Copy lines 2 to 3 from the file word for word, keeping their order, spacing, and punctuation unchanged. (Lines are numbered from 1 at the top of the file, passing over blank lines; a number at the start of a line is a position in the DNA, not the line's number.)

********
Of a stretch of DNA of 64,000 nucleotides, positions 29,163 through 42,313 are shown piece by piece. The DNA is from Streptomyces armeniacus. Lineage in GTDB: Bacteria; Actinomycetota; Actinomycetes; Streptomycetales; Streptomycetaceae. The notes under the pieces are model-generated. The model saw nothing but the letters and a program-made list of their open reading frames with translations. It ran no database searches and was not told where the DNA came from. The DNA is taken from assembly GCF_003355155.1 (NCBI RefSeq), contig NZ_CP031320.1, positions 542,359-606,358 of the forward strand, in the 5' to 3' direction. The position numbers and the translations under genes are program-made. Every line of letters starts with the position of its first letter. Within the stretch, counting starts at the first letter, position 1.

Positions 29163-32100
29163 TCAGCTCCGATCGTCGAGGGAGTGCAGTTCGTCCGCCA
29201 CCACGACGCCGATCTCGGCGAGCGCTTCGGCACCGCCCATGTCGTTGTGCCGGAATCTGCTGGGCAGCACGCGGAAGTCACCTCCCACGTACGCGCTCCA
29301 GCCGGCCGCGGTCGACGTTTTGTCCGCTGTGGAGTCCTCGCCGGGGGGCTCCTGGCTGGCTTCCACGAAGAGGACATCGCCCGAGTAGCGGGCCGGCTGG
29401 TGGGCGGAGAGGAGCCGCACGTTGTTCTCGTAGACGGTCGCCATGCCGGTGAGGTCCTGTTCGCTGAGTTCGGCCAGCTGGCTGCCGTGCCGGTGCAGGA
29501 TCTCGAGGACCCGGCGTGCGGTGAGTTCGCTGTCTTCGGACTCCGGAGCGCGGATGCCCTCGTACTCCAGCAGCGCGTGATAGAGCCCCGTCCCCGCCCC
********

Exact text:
Positions 29163-32100
29163 TCAGCTCCGATCGTCGAGGGAGTGCAGTTCGTCCGCCA